Steven T. Collis is the author of the new book The Immortals: The World War II Story of Five Fearless Heroes, the Sinking of the Dorchester, and an Awe-Inspiring Rescue. He also has written the book Deep Conviction, and is a law professor at the University of Texas School of Law.
Q: What inspired you to write The Immortals?
A: I first came across the story when I saw a stamp issued in honor of the Four Chaplains. I locked the story away in the back of my mind and told myself: if I ever get the opportunity, I'm going to bring this story to life for readers.
Then, after I already landed the book deal and was researching the lives of the chaplains, I came across the story of Charles W. David, Jr. I realized that he had not received nearly as much attention as the chaplains and that I could not tell their story without telling his.
Q: How did you research the lives of these men, and did you learn anything that especially surprised you?
A: Interviews, archival research at the National Archives and the American Jewish Archives, memoirs, letters provided by family members, books on U-boats, journals by U-boat captains, immigration records, academic treatises on German spies, resources from the Chapel of the Four Chaplains, formerly top secret government reports, many other sources--all played a role in bringing the book to life.
What surprised me the most was how little had been told about Charles W. David, Jr. At most, he had received a few paragraphs of treatment in one book. That's not to say he'd been completely ignored--he did receive honors and the Coast Guard named a ship after him. But previous accounts of the sinking of The Dorchester tended to focus on the chaplains and not on the rescuers.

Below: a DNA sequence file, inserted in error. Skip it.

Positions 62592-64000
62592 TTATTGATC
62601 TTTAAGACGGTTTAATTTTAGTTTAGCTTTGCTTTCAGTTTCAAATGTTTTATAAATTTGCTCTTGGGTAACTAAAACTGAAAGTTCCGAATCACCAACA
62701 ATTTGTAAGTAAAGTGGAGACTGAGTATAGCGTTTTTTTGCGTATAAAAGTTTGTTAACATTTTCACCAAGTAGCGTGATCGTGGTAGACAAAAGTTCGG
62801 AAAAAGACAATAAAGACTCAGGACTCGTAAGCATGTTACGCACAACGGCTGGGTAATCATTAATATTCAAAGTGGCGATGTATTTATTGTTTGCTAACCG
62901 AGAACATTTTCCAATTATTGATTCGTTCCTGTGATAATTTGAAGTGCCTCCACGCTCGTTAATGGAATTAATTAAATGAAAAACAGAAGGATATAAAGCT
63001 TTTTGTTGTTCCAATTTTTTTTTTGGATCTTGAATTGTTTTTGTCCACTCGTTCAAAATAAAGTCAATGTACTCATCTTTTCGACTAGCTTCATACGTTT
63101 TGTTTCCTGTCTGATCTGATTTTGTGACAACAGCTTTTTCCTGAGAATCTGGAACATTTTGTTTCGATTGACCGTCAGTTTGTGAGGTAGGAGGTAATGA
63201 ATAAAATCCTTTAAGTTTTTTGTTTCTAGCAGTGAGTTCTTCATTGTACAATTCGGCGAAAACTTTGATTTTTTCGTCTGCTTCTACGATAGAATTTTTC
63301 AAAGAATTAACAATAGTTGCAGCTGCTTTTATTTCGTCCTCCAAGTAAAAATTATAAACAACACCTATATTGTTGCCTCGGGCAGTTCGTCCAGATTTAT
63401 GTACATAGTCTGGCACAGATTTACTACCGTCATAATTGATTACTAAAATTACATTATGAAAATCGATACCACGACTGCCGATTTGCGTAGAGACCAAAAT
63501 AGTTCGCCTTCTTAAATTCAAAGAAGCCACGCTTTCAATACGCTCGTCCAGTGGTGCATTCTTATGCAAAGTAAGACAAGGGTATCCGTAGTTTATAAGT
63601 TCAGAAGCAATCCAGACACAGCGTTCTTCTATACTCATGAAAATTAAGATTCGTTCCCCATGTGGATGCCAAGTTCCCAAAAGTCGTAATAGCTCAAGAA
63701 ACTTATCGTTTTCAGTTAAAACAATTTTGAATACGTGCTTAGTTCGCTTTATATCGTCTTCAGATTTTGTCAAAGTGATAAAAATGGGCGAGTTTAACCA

Q: What do you see as their legacies today?
A: We live in a time when people are struggling to sacrifice even a slice of their own self-interest to help those who are different from them. The Immortals give us an example of humanity at its best, and my hope is that we can all follow their examples.
Their legacy is more than their examples, however. Thousands of people are alive today because of what the Immortals did to save their ancestors.
Q: How was the book's title chosen, and what does it signify for you?
A: We had originally called it "The Immortal Chaplains," but as soon as I learned about Charles David, I reached out to my editor and said, "We have to change the title." Thankfully, he agreed 100 percent. From there, the title "The Immortals" flowed naturally.
Q: What are you working on now?
A: I just finished the manuscript for a novel, based on a true story, of an American fighter pilot captured behind enemy lines during the Korean War.
When he parachuted to the ground, he snapped both his ankles, was captured by the North Korean and Chinese armies, then attempted a daring escape. North Korean soldiers received an order to execute him upon recapture. They did find him again. What happened next is nothing short of miraculous.
Q: Anything else we should know?
A: I regularly speak all over the United States about both writing and religious freedom law. Keep an eye on my website for various speaking dates. I'd love to see people in person (especially once the pandemic is finally, completely behind us)!
--Interview with Deborah Kalb